, Volume 60, Issue 3, pp 243-257

Oxygenases without requirement for cofactors or metal ions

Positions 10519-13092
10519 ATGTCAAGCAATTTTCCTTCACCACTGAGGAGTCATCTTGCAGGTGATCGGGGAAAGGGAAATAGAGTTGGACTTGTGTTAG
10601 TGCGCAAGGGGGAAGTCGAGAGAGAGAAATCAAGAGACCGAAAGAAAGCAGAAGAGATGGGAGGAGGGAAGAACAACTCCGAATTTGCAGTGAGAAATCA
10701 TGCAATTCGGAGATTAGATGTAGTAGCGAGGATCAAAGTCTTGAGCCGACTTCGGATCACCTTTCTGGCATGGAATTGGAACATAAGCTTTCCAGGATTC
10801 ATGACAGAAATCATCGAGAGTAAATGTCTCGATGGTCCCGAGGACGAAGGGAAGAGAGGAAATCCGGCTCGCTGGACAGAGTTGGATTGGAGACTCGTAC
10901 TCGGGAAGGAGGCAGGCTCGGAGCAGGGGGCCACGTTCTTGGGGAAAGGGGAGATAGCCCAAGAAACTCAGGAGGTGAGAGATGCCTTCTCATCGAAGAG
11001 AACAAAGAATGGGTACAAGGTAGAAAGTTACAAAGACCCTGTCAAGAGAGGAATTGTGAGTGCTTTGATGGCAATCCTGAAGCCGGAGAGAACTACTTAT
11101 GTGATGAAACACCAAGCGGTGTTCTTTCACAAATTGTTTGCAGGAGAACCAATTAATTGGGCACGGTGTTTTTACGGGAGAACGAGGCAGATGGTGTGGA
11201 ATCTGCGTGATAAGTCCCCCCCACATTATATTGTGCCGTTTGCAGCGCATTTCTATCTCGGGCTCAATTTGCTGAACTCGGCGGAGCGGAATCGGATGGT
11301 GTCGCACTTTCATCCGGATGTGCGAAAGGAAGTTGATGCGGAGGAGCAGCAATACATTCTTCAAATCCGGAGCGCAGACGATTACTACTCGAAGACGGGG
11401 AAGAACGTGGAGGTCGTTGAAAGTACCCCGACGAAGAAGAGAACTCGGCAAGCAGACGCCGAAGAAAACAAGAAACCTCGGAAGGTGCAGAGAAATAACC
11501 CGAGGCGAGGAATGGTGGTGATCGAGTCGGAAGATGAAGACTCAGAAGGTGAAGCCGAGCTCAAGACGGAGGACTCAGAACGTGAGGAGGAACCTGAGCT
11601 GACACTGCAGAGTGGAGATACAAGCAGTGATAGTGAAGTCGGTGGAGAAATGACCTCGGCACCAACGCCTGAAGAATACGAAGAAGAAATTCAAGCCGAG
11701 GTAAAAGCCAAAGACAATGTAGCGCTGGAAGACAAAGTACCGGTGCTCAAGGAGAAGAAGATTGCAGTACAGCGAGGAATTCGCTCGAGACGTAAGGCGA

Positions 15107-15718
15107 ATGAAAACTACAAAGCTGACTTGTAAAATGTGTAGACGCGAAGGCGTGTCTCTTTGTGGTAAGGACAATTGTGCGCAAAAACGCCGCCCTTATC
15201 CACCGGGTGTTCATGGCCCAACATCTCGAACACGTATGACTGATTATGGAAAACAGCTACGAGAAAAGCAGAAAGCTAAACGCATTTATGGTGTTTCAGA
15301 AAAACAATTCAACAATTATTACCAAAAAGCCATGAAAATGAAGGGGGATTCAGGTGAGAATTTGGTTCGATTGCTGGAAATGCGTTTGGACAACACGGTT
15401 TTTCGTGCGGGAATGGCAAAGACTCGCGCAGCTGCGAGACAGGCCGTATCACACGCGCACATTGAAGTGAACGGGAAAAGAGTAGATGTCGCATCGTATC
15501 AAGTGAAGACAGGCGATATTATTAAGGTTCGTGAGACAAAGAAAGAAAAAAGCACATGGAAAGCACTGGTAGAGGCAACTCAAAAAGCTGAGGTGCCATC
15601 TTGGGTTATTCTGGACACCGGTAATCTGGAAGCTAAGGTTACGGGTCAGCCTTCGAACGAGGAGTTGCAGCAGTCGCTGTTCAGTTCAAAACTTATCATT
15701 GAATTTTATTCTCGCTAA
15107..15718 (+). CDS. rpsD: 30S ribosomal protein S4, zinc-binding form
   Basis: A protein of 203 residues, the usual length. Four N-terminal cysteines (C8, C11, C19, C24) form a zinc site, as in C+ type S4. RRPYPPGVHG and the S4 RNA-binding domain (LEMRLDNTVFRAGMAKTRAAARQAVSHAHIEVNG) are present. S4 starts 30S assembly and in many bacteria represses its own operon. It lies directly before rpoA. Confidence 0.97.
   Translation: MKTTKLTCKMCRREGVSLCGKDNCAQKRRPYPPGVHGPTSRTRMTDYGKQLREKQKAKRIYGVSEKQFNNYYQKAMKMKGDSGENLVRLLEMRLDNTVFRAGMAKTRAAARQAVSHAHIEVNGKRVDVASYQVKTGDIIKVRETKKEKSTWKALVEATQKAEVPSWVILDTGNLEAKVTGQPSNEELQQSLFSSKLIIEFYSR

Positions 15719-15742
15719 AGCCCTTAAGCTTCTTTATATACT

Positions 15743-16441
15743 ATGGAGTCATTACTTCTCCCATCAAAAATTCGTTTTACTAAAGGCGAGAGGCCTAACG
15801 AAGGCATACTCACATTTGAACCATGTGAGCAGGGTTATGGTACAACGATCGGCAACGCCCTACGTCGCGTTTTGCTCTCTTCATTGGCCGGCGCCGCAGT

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Mono- and dioxygenases usually depend on a transition metal or an organic cofactor to activate dioxygen, or their organic substrate, or both. This review points out that there are at least two separate families of oxygenases without any apparent requirement for cofactors or metal ions: the quinone-forming monooxygenases which are important 'tailoring enzymes' in the biosynthesis of several types of aromatic polyketide antibiotics, and the bacterial dioxygenases involved in the degradation of distinct quinoline derivatives, catalyzing the 2,4-dioxygenolytic cleavage of 3-hydroxy-4-quinolones with concomitant release of carbon monoxide. The quinone-forming monooxygenases might be useful for the modification of polyketide structures, either by using them as biocatalysts, or by employing combinatorial biosynthesis approaches. Cofactor-less oxygenases present the mechanistically intriguing problem of how dioxygen is activated for catalysis. However, the reactions catalyzed by these enzymes are poorly understood in mechanistic terms. Formation of a protein radical and a substrate-derived radical, or direct electron transfer from a deprotonated substrate to molecular oxygen to form a caged radical pair may be discussed as hypothetical mechanisms. The latter reaction route is expected for substrates that can easily donate an electron to dioxygen, and requires the ability of the enzyme to stabilize anionic intermediates. Histidine residues found to be catalytically relevant in both types of cofactor-less oxygenases might be involved in substrate deprotonation and/or electrostatic stabilization.

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